In magazines filled with page after page of successful trips, it’s sometimes easy to get caught up in the trophies and pictures of successful duck hunts. The magnificent elk, the hunter kneeling behind with his rifle prominently displayed; the trophy shot of the bonefish, fly rod cradled behind the catch; straps full of drakes and stringers of bass. It’s easy to get so binary in what’s important to the hunt, in what defines a success, and we oftentimes forget that what they say about the best laid plans is frequently true.
I was a “victim” to these circumstances this past duck season. After copious amounts of research, speaking with multiple outfitters and multiple references, I landed on a very reputable Midwestern duck hunting lodge. I booked the hunt the last weekend in July, for the last week of December. My buddy and I sent along deposits roughly equivalent to the cost of a Kia for 3 days of hunting that our families would never forget. These are the lessons I learned along the way:
The Lessons I Learned:
Ask more questions. My buddy had 2 kids, I had my wife and 2 kids, plus my dad. That means we wanted to hunt at least 5 in a blind, and we were told we would need to recruit one more hunter, as the other blind couldn’t contain only 3 hunters. We did, only, we all ended up in the same blind. While you could blame the outfitter, these are the types of questions that avoid bad “breakups” at the end of the hunt. What’s the minimum number of hunters in a blind? The maximum? How many guides will we have? Where are the guides from?
Establish up front what the expectations for the trip are. In July, we were expecting limits of ducks, or upper halves of limits. In August this was the same. In October, there were “more ducks than I’ve ever seen in October” . . . In November, El Niño began to mess us up . . . The Friday before our trip came with “I wouldn’t expect to kill too many ducks at all . . . It’s been bad . . . ” Initially, my gut said to blame this on the guide as well, but looking back, this was my fault for not understanding or setting my expectation for the trip. You see, I should’ve done a better job of entering into an agreement with the outfitter prior to the deposit being sent. At the Friday before, he has already spent money on staffing and preparation; I had non-refundable hotel rooms and cases of HeviShot. This could’ve been avoided with some frank, up front conversations: “I expect to have the opportunity to shoot a limit of ducks, whether that’s on me for missing them or not.” You’re paying a ton of money for this trip; make sure you are getting what you think you’re paying for. This will also allow the guide or outfitter to make concessions in your direction, be it a discount, or a deferment. Either way, have this conversation early, preferably before the check is sent.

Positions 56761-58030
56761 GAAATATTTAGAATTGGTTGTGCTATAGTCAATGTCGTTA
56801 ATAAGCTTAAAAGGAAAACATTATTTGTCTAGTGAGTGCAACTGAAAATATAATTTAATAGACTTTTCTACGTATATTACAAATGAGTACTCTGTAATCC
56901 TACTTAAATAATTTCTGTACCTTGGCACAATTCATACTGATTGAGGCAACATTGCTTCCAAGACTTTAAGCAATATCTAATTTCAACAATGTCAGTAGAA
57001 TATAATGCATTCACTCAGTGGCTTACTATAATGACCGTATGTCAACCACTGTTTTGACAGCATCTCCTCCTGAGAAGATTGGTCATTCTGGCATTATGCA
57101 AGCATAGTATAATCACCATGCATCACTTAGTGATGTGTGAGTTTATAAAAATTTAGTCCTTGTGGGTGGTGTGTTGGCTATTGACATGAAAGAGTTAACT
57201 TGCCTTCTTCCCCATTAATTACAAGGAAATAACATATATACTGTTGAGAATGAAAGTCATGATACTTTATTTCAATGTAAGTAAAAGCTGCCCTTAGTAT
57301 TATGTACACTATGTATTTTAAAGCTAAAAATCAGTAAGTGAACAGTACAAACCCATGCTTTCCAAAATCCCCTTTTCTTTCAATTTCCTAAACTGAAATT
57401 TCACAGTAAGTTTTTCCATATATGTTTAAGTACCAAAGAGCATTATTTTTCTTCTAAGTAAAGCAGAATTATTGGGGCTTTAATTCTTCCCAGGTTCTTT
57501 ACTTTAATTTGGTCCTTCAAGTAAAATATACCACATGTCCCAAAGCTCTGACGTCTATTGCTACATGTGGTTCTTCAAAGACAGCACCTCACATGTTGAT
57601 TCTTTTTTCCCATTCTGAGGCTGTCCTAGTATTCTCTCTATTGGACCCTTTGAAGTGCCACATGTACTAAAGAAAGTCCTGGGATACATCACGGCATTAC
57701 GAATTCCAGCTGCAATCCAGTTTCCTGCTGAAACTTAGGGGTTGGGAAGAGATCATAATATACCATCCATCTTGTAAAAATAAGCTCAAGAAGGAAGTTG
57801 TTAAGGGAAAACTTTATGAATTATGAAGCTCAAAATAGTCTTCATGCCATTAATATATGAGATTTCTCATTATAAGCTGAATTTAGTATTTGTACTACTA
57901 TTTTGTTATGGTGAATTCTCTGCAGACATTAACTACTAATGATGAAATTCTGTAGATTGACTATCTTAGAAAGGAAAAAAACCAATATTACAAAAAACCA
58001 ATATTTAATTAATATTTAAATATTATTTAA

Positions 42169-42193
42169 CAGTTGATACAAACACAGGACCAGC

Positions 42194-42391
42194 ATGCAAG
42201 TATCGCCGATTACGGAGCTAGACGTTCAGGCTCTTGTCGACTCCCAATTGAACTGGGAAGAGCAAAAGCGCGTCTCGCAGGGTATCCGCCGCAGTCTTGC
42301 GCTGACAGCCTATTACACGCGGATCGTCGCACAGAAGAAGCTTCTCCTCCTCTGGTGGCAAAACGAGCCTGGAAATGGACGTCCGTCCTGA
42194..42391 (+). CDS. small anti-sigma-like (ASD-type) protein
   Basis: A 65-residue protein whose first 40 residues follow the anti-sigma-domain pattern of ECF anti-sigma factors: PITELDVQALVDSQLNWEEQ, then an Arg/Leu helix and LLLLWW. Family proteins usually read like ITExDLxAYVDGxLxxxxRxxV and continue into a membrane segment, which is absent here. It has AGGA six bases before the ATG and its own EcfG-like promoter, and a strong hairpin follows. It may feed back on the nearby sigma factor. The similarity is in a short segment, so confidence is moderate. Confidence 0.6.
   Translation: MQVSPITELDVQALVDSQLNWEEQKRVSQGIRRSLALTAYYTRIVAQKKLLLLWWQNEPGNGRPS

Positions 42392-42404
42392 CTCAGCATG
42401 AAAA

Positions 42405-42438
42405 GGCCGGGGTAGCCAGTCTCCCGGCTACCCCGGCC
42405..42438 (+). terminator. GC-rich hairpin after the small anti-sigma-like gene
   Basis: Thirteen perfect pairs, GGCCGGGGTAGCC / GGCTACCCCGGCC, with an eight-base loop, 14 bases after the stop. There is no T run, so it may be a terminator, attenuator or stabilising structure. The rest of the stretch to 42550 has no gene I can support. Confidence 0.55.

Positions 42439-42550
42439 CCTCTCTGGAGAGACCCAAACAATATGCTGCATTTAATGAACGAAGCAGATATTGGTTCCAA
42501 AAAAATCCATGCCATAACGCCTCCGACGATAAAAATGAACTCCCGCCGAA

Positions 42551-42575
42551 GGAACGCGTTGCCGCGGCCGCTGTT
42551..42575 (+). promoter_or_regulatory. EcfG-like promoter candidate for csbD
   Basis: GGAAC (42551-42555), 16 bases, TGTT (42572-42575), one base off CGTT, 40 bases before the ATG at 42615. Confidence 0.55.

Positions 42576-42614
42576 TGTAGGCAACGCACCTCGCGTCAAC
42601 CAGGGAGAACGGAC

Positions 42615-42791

Setting and having Proper Expectations is key:
Prepare your crew for the worst. Okay. Maybe that’s too dire. But make sure your kids understand that there are no guarantees in hunting. Rice fields flood. Ponds freeze over. Dogs flinch. Calls stick. Birds flare.
Remember why you’re doing it. To put it mildly, spending my daughter’s tuition on a duck hunt went about as poorly as you could imagine. We shot at and killed one duck, a shoveler, in 3 days. We did kill 3 geese among 8 hunters. My youngest never fired his gun. To say it was a disaster would be putting it mildly. But. Then I remembered why we do it. My daughter killed her first goose, a Specklebelly. 3 generations of Thompson shared a blind and an excitement every morning, sharing shivers between anticipation and cold . . . Hearing the whirr of just out of range pintails and the quacks of uncooperative mallards, watching in awe at the waves of Snows passed just out of range . . . To them, it wasn’t about the limits or the feathers, but about the fires and the dinners and the bunk beds and the time spent together . . .
Ask questions. Set expectations, both with the guide and your crew. And make memories, whether the feathers fly or not. Follow these simple steps and you’ll never go on a bad hunt! I also highly suggest you use sites like Yentna.com to help you research and see past client reviews, and book all in one easy to use location.